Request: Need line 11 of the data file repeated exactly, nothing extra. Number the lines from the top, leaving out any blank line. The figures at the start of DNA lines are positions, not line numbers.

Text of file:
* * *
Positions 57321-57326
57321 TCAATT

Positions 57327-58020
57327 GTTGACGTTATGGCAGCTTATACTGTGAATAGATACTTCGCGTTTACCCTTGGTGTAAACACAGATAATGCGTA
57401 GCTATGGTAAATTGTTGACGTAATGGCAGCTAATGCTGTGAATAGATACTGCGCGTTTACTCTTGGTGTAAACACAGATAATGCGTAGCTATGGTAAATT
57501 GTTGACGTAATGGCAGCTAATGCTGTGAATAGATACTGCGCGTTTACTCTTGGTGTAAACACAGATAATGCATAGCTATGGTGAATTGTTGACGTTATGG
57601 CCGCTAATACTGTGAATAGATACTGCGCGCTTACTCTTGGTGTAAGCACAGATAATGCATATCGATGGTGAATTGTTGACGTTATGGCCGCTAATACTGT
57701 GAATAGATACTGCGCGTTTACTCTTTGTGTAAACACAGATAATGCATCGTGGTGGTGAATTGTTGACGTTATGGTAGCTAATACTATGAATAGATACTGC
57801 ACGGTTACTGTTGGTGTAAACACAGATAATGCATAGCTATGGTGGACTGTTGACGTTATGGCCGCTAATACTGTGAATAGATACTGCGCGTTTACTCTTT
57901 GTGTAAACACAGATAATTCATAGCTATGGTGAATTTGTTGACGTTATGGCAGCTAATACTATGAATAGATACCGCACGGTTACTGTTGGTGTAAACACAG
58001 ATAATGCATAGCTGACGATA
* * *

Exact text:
58001 ATAATGCATAGCTGACGATA